For Sonawane, early menopause has coincided with a rapid deterioration in her health. Women experiencing premature menopause are at risk of neurological diseases, infertility, premature death, mood disorders, osteoporosis, and other conditions, per a 2013 Annals of Medical and Health Science Research

The barrage of extreme weather events exacts an additional toll on the health of women farmers and farmworkers like Sonawane. Her village has suffered recurring floods, heat waves, hailstorms, drought, and rapid changes in the rainfall pattern. For farmers, these events mean frequent losses that make it difficult to employ farmworkers like Sonawane. The lack of regular work has meant she can’t afford nutritious food and relies on the free ration she gets every month as part of the government’s food security program. 

“However, this ration doesn’t provide them enough nutrition, further weakening them,” says community health care worker Shubhangi Kamble. 

Almost weekly, Sonawane falls ill because of the climatic changes, adding to her stress. “I just can’t adapt,” she says. 

Along with stress, Kamble has noticed many women reporting excessive bleeding during the perimenopause stage. The pain this causes, she says, has led more women to opt for hysterectomy, a surgery that removes the uterus and stops menstruation. The leading self-reported reasons for hysterectomy included menstrual bleeding and pain, per a 2023 Women’s Midlife Health article. 

Further, India’s NFHS report points out that 3% of women in India aged 15–49 have had a hysterectomy, with the median age being 34.6. 

Singh suggests subsidizing treatment options for menopausal problems like excessive bleeding. “At present, the only option available to poor women is hysterectomy. Thus, we see a surge in hysterectomy with increased government-sponsored health insurance coverage,” Singh says. “Given the long-term adverse effects of hysterectomy on women's health, specifically at a younger age, it must be the last treatment option. However, in India, it is the primary resort for poor women.”

Scarce Solutions

Sonawane, however, never sought help. “In rural areas, talking about periods and menopause is a taboo,” she says. “The only solution is to bear the pain and never seek help.”

To help menopausal women, Singh advocates for establishing dedicated clinics that would meet their needs. And Ollie Jay, professor of Heat and Health at the University of Sydney, urges individuals to take measures like wetting the skin, taking rest breaks in the shade, and scheduling work hours for cooler parts of the day. Meanwhile, the authors of the 2023 Maturitas article take a much higher-level view. They call for reductions in greenhouse gas emissions, changes in dietary habits, and the promotion of other “behavioral measures that reduce anthropogenic climate change and at the same time have a beneficial role on several domains of physical and psychological wellbeing.”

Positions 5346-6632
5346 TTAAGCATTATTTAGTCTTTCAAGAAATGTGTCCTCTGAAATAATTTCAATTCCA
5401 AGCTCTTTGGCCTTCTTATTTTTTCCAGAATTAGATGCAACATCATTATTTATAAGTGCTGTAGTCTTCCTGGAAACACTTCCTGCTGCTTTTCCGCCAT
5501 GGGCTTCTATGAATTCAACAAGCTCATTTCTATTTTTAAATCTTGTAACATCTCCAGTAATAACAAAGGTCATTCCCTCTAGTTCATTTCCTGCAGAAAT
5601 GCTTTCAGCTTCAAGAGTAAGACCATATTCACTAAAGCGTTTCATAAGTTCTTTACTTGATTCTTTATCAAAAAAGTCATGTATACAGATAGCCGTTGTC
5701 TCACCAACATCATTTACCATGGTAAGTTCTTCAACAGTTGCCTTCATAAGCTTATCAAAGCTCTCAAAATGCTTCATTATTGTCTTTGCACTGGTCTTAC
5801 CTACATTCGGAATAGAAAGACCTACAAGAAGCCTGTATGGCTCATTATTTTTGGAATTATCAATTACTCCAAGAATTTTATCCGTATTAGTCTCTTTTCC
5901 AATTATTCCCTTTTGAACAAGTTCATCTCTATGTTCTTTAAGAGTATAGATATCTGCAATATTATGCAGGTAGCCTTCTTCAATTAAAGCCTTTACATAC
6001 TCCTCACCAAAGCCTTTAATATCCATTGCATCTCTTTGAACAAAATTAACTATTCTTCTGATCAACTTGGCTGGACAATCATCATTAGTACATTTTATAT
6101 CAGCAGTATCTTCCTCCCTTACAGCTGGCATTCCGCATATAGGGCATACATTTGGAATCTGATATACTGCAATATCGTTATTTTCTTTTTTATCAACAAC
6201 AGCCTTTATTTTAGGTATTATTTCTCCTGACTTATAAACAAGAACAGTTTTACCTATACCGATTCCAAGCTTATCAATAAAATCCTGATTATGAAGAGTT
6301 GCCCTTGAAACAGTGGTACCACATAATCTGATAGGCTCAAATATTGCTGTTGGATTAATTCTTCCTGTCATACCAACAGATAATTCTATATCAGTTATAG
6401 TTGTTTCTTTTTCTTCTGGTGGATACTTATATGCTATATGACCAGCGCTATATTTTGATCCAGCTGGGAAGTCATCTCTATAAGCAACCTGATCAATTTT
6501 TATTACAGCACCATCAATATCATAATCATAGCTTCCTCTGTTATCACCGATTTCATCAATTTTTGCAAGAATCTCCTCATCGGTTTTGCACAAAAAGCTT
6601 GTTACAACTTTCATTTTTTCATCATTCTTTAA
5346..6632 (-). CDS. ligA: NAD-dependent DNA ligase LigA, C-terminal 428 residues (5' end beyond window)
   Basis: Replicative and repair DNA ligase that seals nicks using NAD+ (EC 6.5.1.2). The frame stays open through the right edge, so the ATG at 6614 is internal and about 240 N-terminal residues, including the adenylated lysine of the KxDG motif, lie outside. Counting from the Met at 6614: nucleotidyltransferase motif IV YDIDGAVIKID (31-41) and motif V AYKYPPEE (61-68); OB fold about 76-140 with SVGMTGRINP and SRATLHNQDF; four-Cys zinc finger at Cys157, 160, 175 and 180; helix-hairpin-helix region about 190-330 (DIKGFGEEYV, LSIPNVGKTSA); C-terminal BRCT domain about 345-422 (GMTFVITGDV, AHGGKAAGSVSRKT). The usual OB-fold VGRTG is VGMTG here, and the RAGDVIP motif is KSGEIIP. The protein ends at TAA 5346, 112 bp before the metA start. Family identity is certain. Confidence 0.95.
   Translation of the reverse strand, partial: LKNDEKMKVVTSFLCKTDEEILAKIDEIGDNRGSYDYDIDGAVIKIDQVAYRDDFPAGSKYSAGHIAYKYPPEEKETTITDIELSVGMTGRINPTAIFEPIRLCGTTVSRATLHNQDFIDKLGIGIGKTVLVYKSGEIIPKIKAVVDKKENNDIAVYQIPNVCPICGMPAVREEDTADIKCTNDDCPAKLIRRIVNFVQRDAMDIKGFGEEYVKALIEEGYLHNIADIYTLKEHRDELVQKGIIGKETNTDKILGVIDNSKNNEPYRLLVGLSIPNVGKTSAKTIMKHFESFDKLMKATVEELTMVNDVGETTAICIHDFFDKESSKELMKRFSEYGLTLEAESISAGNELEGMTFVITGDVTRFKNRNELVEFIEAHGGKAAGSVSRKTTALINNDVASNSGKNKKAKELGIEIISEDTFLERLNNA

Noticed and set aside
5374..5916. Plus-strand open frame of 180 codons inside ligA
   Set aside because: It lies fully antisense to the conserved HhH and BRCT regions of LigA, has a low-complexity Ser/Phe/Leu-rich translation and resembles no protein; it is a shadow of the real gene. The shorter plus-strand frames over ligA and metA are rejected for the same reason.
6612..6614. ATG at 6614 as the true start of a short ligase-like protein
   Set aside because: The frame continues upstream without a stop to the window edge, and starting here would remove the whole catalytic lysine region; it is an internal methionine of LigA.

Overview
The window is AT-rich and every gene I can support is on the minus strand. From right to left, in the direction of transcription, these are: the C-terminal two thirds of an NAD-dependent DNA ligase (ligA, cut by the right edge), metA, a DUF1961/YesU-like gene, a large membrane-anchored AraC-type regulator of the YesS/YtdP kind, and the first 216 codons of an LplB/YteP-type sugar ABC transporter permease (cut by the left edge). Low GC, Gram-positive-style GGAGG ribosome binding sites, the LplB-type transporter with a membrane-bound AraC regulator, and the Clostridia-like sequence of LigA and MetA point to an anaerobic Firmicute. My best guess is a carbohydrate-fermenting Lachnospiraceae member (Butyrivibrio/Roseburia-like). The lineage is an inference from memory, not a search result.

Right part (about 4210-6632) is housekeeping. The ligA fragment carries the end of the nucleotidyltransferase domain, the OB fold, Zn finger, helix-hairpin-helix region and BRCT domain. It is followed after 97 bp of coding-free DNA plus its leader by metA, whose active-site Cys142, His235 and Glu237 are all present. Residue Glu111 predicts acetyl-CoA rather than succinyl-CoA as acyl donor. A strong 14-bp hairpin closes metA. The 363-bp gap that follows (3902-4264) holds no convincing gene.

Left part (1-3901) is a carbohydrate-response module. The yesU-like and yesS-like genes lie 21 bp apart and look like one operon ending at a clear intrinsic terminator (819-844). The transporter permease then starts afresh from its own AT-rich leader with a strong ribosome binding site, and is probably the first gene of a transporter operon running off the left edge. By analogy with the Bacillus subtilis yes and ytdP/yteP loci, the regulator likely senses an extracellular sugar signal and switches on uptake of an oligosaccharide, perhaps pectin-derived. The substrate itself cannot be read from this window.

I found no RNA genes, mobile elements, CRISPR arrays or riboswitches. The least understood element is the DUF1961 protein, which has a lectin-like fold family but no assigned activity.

However, farmers like Nikam say that there are no safety regulations that can save them from working in the heat waves or extreme weather events. They have little choice: To eat, they must work, no matter how severe the heat gets.

Nikam, taking a break from work, says her trips to the doctor every couple of weeks yielded no relief and little comfort. She shared her plight, but almost all of it went unheard. 

“No one is interested in how menopause affects a woman,” says Nikam. “I was relieved only after my menopause ended.”


* Name changed to protect source’s privacy.


Sanket Jain is a journalist, documentary photographer, and a Senior People’s Archive of Rural India and Earth Journalism Network fellow based in Western India’s Maharashtra state.

Ed. Note: This article is part of Global Health NOW’s Local Reporting Initiative, made possible through the generous support of loyal GHN readers.

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India’s heat waves have made menopause symptoms more severe for farmworker Sunita Nikam in Kurundvad, India. Sanket Jain